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Eliza Frances Andrews, The war-time journal of a Georgia girl, 1864-1865 8 2 Browse Search
Southern Historical Society Papers, Volume 26. (ed. Reverend J. William Jones) 7 7 Browse Search
The Photographic History of The Civil War: in ten volumes, Thousands of Scenes Photographed 1861-65, with Text by many Special Authorities, Volume 3: The Decisive Battles. (ed. Francis Trevelyan Miller) 6 0 Browse Search
Harper's Encyclopedia of United States History (ed. Benson Lossing) 6 6 Browse Search
Hon. J. L. M. Curry , LL.D., William Robertson Garrett , A. M. , Ph.D., Confederate Military History, a library of Confederate States Military History: Volume 1.1, Legal Justification of the South in secession, The South as a factor in the territorial expansion of the United States (ed. Clement Anselm Evans) 5 3 Browse Search
Southern Historical Society Papers, Volume 21. (ed. Reverend J. William Jones) 5 5 Browse Search
Southern Historical Society Papers, Volume 10. (ed. Reverend J. William Jones) 5 5 Browse Search
Joseph T. Derry , A. M. , Author of School History of the United States; Story of the Confederate War, etc., Confederate Military History, a library of Confederate States Military History: Volume 6, Georgia (ed. Clement Anselm Evans) 4 4 Browse Search
John James Geer, Beyond the lines: A Yankee prisoner loose in Dixie 4 0 Browse Search
Southern Historical Society Papers, Volume 29. (ed. Reverend J. William Jones) 4 4 Browse Search
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Browsing named entities in Robert Underwood Johnson, Clarence Clough Buell, Battles and Leaders of the Civil War. Volume 4.. You can also browse the collection for Washington, Ga. (Georgia, United States) or search for Washington, Ga. (Georgia, United States) in all documents.

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Robert Underwood Johnson, Clarence Clough Buell, Battles and Leaders of the Civil War. Volume 4., chapter 18.113 (search)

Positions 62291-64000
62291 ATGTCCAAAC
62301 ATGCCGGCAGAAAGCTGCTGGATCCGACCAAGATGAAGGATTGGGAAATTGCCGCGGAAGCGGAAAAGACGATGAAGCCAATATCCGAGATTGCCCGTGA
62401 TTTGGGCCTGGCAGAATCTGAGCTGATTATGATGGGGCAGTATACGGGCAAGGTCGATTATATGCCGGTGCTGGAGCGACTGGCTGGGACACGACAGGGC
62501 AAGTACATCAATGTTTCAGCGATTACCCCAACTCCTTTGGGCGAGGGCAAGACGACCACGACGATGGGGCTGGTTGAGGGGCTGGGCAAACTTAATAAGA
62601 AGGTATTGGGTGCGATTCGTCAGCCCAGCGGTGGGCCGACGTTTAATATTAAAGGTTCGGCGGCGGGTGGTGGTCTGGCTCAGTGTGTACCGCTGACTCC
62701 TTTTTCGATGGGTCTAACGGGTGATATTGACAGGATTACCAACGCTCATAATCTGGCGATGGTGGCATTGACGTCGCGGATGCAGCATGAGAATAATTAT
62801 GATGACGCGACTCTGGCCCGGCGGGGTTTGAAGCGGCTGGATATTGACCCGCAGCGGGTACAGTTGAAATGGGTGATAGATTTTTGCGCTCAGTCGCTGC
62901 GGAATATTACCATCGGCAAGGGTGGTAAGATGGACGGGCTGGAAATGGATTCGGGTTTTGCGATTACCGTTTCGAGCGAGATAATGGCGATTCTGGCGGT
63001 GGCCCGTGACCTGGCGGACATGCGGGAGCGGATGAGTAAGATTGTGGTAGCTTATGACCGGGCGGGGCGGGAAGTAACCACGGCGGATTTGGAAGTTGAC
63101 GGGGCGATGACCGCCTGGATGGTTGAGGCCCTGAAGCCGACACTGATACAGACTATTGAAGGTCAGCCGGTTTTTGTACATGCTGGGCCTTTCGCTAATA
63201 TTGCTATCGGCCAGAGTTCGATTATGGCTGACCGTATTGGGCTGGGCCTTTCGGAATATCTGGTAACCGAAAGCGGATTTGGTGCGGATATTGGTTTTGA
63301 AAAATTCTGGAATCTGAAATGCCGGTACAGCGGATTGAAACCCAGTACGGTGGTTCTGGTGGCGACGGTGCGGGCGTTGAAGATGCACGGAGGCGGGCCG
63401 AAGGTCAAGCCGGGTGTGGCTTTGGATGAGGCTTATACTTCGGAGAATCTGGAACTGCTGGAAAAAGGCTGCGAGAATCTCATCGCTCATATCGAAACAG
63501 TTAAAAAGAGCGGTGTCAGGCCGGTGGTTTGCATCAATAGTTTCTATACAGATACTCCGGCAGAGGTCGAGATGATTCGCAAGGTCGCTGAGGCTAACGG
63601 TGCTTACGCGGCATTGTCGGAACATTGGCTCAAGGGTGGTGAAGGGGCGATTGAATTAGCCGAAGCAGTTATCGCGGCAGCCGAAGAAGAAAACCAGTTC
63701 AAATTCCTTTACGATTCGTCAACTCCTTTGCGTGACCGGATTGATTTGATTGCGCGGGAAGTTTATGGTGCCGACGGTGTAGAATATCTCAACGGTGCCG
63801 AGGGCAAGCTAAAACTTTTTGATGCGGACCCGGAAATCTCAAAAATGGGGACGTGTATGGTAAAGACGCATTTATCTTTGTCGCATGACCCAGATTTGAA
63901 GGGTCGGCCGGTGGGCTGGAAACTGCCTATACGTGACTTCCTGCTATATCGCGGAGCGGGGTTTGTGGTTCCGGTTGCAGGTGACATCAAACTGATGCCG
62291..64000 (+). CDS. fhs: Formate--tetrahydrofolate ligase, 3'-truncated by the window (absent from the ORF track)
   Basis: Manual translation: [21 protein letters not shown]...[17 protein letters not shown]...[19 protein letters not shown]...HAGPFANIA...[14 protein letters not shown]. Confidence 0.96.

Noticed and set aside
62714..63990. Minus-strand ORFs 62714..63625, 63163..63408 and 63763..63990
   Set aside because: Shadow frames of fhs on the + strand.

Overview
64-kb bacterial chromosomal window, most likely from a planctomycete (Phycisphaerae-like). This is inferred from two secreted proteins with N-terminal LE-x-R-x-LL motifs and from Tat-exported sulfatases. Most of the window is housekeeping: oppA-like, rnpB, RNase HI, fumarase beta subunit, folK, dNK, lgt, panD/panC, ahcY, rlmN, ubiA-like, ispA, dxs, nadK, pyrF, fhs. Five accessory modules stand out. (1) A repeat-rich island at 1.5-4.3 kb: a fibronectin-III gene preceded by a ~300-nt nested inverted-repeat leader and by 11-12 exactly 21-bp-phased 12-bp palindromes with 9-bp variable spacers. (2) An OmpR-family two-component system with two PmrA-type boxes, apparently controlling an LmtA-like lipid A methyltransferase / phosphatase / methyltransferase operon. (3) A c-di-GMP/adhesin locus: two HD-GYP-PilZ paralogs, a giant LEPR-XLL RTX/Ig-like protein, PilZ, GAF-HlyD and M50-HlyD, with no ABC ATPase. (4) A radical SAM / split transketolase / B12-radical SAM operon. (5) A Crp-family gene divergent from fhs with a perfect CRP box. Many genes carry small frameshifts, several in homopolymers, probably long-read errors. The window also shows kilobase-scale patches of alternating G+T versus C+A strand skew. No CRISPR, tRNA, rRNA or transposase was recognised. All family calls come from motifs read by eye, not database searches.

d and his son. On Sunday, April 9th, President Lincoln reached Washington on his return from his visit to the field of operations on the Jaowing persons were tried before a military commission convened at Washington, May 9th, 1865, on the charge of conspiracy to assassinate the Prnder, orders were issued for the right and left wings to march to Washington via Richmond. On the evening before we left Raleigh the mails fry corps. After resting a few days near Richmond we started for Washington over the battle-scarred route so familiar to the men who had fougdetailed to bury the dead, and subsequently a party was sent from Washington to complete the work. We went into camp in the vicinity of AlePresident and his Cabinet. All the foreign ministers resident in Washington, the governors of the States, and many other distinguished peopleher losses. Grand reviewing stand in front of the White House, Washington, May 23-24, 1865. from a photograph. Opposing forces in Wil
Robert Underwood Johnson, Clarence Clough Buell, Battles and Leaders of the Civil War. Volume 4., chapter 18.115 (search)
ring without further delay to get out of the country, and not permit other and serious complications to be produced by his capture and imprisonment, and perhaps execution. It was determined that we should resume our march that night for Washington, Georgia, one or two days march distant, and orders were issued. by General Breckinridge to move at midnight. About 10 o'clock I received a message from General Breekinridge that he desired to see me immediately. I went to his quarters, and he inuch money seemed to banish sleep. My brigade received thirty-two dollars per capita, officers and men sharing alike. General Breckinridge was paid that sum, and, for the purpose, was borne on the roll of the brigade. On the next day, at Washington, Georgia, I turned over the residue of the treasure to Mr. M. H. Clarke, acting Treasurer of the Confederate States, and experienced a feeling of great relief. The treasure brought from Richmond included about $275,000 belonging to some Richmond
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